$ tar czf /dev/fd0 /etc

Note that the existing contents of the floppy will be totally overwritten. When using floppy drives, the -M option is very handy since after one floppy is full, tar will automatically prompt for the next floppy.

Multiple Archives on One Tape

If you use ftape, you cannot append files to an existing tar backup. Therefore, if you make a backup that occupies only 10 MB, you will have wasted the rest of the tape. Fortunately, there is a way of using the rest of the tape, using the mt program. After tar has written a backup to the tape, it writes two EOF marks on the tape. Schematically, your tape now looks like:

You can tell mt to advance to these EOF marks by

$ mt -f /dev/nftape fsf 1

Note that you must use the non-rewinding device (/dev/nftape), because if you don't, after mt has repositioned the tape, it will automatically be rewound and your repverbose mode positioning will be lost. The fsf 1 is an mt command that advances the tape to the first EOF mark.

Your tape will now be positioned at the end of the first backup, and you can create another backup at this position:

$ tar czf /dev/ftape files_for_backup_2

Because you used the rewinding device, the tape will rewind after the tar backup has been written. Your tape will look like this:

Should you wish to add a third backup, you can do the following:

$ mt -f /dev/nftape fsf 2<
$ tar czf /dev/ftape files_for_backup_3

The fsf 2 advances past two EOF marks—hence, past the first two backups. Your tape will look like:

and will be positioned at the beginning of the tape because you used the the rewinding device to do the backup.

If you wish to restore files from the first backup, you can do the following:

$ mt -f /dev/ftape rewind<
$ tar xzf /dev/ftape files_from_backup_1

This first line ensures that the tape has been rewound. The second line then restores files from the first backup. If you wish to get files from the second backup, do the following:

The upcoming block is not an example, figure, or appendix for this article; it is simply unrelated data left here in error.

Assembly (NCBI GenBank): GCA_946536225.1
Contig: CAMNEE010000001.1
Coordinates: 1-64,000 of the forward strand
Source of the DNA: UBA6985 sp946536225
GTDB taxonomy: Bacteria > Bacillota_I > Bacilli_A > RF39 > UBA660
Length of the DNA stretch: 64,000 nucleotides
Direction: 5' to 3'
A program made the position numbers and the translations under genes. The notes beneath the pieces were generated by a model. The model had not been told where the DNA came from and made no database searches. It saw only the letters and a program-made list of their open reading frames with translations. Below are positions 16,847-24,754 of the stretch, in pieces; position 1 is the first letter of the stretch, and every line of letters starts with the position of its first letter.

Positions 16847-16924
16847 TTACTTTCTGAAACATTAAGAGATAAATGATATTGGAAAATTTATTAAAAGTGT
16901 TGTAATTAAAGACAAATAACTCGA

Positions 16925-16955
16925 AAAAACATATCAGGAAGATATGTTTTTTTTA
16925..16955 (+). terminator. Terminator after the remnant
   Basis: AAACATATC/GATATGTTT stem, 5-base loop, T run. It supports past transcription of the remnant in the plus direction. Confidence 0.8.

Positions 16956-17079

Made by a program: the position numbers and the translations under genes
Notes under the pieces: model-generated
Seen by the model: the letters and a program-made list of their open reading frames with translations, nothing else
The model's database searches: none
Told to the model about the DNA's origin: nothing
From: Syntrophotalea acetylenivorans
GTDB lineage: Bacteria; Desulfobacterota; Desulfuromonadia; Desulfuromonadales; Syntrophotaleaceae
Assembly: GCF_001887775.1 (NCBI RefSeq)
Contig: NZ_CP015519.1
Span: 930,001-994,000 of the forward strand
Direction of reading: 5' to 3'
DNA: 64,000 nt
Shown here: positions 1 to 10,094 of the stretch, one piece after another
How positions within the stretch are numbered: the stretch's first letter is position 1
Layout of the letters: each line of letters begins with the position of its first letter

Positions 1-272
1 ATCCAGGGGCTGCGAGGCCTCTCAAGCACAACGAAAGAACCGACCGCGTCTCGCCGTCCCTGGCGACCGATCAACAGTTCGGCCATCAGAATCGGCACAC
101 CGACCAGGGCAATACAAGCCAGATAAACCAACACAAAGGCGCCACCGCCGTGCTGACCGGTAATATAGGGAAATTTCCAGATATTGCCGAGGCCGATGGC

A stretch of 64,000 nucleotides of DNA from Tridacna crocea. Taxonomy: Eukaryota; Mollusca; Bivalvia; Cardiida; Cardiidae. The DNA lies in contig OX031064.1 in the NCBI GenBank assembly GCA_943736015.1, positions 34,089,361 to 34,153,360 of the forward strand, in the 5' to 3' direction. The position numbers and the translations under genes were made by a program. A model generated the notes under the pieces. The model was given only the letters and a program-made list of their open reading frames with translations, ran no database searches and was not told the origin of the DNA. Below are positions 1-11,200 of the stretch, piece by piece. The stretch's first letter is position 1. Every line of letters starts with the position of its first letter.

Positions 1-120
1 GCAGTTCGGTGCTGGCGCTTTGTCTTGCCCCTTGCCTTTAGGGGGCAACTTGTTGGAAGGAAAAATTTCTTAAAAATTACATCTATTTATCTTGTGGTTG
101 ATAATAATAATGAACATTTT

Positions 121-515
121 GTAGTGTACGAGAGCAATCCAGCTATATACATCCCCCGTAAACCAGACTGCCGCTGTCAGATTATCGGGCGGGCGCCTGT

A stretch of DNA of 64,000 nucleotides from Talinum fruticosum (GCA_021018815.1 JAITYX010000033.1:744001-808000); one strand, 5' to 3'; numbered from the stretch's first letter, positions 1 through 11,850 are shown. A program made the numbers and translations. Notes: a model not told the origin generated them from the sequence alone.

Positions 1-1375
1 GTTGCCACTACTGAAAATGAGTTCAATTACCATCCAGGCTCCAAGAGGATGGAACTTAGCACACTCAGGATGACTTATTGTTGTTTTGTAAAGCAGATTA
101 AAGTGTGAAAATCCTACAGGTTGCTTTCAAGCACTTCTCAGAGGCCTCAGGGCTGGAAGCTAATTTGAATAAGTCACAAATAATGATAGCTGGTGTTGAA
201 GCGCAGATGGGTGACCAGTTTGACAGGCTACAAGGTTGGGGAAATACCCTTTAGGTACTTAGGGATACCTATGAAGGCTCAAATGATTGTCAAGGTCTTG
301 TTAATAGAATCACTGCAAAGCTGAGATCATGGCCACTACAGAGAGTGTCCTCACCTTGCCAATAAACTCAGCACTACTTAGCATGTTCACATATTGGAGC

$ mt -f /dev/ftape rewind
$ mt -f /dev/nftape fsf 1
$ tar xzf /dev/ftape file_from_backup_2

Similarly, to restore files from the third backup:

$ mt -f /dev/ftape rewind
$ mt -f /dev/nftape fsf 2
$ tar xzf /dev/ftape files_from_backup_3

You can continue adding backups until your tape is full. Note that strictly speaking, you do not need to rewind the tape each time—if you are sure that the tape is rewound, you can skip the rewind command; however, I would recommend that you always rewind prior to use to avoid problems. If you are already at the beginning of the tape, the rewind command will not take any time at all. You are likely to get into all sorts of bother if you assume that the tape is rewound when it is not. You can find out where your tape actually is by:

$ mt -f /dev/nftape status

As you can imagine, maintaining backups this way is awkward and very time-consuming since if you do not know what is on the third backup, you have to rewind your tape, advance to the third backup and then read what is there.

Another problem with tar is that, when using the compression mode, tar compresses all the files and then writes them to the tape. This leads to a very serious problem. If your tape somehow becomes corrupted, you lose all the files after the corruption occurred.

Because of the above, and because of tar's command-line user-interface, the author was tempted to fill the gap with a user-friendly backup program—hence, taper was born...